Australian Indigenous leaders vow silence after landmark referendum defeat

By Praveen Menon

SYDNEY (Reuters) -Australian Indigenous leaders called on Sunday for a week of silence and reflection after a referendum to recognise the First Peoples in the constitution was decisively rejected by a majority of the population.

More than 60% of Australians voted “No” in the landmark referendum on Saturday, the first in almost a quarter of a century, that asked whether to alter the constitution to recognise Aboriginal and Torres Strait Island people through the creation of an Indigenous advisory body , the “Voice to Parliament”, that can advise parliament on matters concerning the community.

The outcome is a major setback for reconciliation efforts with the country’s Indigenous community, and also damages Australia’s image in the world regarding how it treats First Nations people.

Unlike other nations with similar histories such as Canada and New Zealand, Australia has not yet formally recognised or reached a treaty with its First Peoples.

Aboriginal and Torres Strait Island people make up 3.8% of Australia’s 26 million population and have inhabited the country for about 60,000 years. But they are not mentioned in the constitution and by most socio-economic measures are the most disadvantaged people in the country.

“This is a bitter irony. That people who have only been on this continent for 235 years would refuse to recognise those whose home this land has been for 60,000 and more years is beyond reason,” the leaders said in a statement that was released on social media platforms.

The leaders said they would lower the Aboriginal and Torres Strait Island flag to half-mast for the week and urged others to do the same.

Australian Indigenous leader and former national rugby union player Lloyd Walker said the path to reconciliation seems difficult now, but the community needs to keep fighting.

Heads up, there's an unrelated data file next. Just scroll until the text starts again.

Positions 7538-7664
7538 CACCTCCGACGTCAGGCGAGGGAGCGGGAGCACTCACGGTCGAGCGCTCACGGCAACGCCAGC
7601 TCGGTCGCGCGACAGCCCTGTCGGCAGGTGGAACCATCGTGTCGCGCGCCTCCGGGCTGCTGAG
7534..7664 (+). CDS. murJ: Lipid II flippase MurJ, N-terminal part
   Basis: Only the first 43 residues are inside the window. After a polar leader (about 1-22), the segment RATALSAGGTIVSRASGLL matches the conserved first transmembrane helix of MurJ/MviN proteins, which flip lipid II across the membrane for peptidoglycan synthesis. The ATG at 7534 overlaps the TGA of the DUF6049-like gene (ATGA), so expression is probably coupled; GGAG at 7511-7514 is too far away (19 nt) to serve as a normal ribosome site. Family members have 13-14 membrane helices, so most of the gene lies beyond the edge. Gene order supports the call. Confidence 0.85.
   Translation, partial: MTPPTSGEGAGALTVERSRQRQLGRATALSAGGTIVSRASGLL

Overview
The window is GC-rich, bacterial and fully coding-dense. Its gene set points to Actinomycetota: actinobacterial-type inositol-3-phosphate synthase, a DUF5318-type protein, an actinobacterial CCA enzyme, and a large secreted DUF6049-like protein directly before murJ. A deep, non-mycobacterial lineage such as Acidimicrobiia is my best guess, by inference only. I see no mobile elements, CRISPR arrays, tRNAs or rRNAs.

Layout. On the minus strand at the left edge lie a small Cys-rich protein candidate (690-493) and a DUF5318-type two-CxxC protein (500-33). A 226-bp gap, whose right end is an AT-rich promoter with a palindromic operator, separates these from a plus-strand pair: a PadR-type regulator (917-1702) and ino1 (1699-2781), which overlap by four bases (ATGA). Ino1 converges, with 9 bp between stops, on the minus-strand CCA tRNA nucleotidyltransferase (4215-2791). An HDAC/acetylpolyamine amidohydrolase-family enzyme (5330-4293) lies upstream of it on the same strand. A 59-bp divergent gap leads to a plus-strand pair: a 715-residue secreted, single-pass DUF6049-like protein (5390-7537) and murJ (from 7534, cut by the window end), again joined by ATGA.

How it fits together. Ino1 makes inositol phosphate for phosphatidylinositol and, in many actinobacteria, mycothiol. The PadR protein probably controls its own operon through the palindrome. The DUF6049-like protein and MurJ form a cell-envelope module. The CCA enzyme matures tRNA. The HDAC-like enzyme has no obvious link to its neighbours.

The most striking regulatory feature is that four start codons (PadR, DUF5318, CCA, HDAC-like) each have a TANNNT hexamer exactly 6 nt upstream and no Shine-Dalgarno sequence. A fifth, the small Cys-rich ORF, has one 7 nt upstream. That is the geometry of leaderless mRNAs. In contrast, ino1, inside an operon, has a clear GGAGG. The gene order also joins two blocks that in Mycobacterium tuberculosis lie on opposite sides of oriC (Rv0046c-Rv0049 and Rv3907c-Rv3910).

“We can say it got out-voted but there was still 40% of the people that wanted it. Years and years ago we wouldn’t have that percentage for sure,” said Walker.

Jade Ritchie, a “Yes” campaigner said after the results on Saturday night that the whole nation should be grieving the lost opportunity.

“We had an opportunity to make real change,” she told Reuters.

“These gaps, this disadvantage, this disenfranchisement of a whole portion of our community …. we talk about this stuff all the time and government after government try to address these issues and here we are with a very moderate and fair proposal and a practical way forward, and it’s not been accepted.”


Prime Minister Anthony Albanese staked significant political capital on the Voice referendum, but his critics say it was his biggest misstep since coming to power in May last year.

Opposition leader Peter Dutton said it was a referendum “that Australia did not need to have”, and that it only ended up dividing the nation.

One of the biggest reasons for the referendum loss, however, was the lack of bipartisan support, with leaders of the major conservative parties campaigning for a “No” vote.

No referendum has passed in Australia without bipartisan backing.

“Much will be asked of the role of racism and prejudice against Indigenous people in this result,” leaders said in the statement.

“The only thing we ask is that each and every Australian who voted in this election reflect hard on this question.”

(Additional reporting by Cordelia Hsu and Jill Gralow; Editing by Chizu Nomiyama and Muralikumar Anantharaman)